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A New Coalition ?
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A New Coalition ?

Gilbert N. Kahn is a professor of Political Science at Kean University.

Assuming that the 21 Minister Cabinet that Netanyahu has floated for the past few days holds, there are some very important political changes and some very strange ones as well within this coalition. The most obvious, of course, is that the two new parties on the block received what they demanded as the major condition for their joining the Government; no charedi parties in the Government. In fact it is their absence and the fact that this apparently was the deal-maker or deal-breaker which leads to a set of very curious conclusions.

It remains to be seen what are the precise terms of their actual agreement with Netanyahu on charedim serving in the Army or performing national service in terms of ages, numbers, and length of service. The agreement also means the absence of a charedi party from any Ministry such as Housing from whence they traditionally benefitted greatly, regardless of whether the Government was a left leaning Labor Party or a right-leaning Likud one.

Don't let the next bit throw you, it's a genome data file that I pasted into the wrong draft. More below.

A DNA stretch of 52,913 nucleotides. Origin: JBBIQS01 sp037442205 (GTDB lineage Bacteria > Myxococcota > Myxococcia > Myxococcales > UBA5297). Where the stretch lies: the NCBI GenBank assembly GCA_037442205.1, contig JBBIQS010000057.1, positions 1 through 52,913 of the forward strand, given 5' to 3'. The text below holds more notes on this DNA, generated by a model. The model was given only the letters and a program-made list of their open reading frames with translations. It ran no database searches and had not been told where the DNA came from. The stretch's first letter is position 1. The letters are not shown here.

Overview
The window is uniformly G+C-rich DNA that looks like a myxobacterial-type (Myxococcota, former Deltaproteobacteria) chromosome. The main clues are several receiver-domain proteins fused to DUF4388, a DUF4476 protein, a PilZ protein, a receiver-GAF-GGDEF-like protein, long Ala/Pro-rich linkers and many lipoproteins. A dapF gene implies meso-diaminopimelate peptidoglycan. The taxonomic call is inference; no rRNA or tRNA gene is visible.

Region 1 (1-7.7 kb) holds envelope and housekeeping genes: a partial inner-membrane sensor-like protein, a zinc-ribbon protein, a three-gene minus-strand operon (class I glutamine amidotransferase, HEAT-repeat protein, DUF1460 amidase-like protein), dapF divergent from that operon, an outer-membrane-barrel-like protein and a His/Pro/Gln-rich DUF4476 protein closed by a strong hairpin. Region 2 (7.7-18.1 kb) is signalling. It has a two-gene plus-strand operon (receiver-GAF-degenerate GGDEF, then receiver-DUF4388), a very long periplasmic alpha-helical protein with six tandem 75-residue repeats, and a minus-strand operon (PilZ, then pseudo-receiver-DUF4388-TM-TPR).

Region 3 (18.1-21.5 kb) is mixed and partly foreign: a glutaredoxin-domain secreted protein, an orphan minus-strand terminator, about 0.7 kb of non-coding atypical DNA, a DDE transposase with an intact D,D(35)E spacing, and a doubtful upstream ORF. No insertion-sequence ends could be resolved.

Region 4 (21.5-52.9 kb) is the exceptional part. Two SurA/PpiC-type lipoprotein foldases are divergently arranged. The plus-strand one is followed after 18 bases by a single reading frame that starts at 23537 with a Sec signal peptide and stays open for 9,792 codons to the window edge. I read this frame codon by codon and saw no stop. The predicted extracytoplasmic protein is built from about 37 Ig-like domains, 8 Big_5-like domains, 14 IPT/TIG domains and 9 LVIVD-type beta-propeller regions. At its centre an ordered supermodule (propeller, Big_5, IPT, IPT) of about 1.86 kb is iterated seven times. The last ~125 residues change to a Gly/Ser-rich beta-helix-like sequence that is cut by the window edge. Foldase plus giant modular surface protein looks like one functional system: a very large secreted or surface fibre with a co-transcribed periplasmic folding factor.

Yisrael Beitenu—led by Naphtali Bennett and basically a right wing, pro-settler, largely religious Zionist party, cut the deal before entering the coalition with Yesh Atid–led by Yair Lapid, a largely secular group which strongly favors a two state solution, and evacuating settlements.   This agreement—assuming it is enacted in to law—is a strong statement as to a new direction for Israel. The unanswered question which seems to be wide open in this proposed coalition is whether there is any consensus on how to proceed in any negotiations with the Palestinians.

For the West and for many American Jews, the need for the charedim to shoulder their fair share of military/national service for the country is legitimate, but it is matters involving the peace process, future settlements, and territorial concessions which are paramount in their eyes in sustaining the character of the Jewish State. Ultimately, it will be these issues which will determine the future of Israel moreso than whether the charedim are carrying guns.

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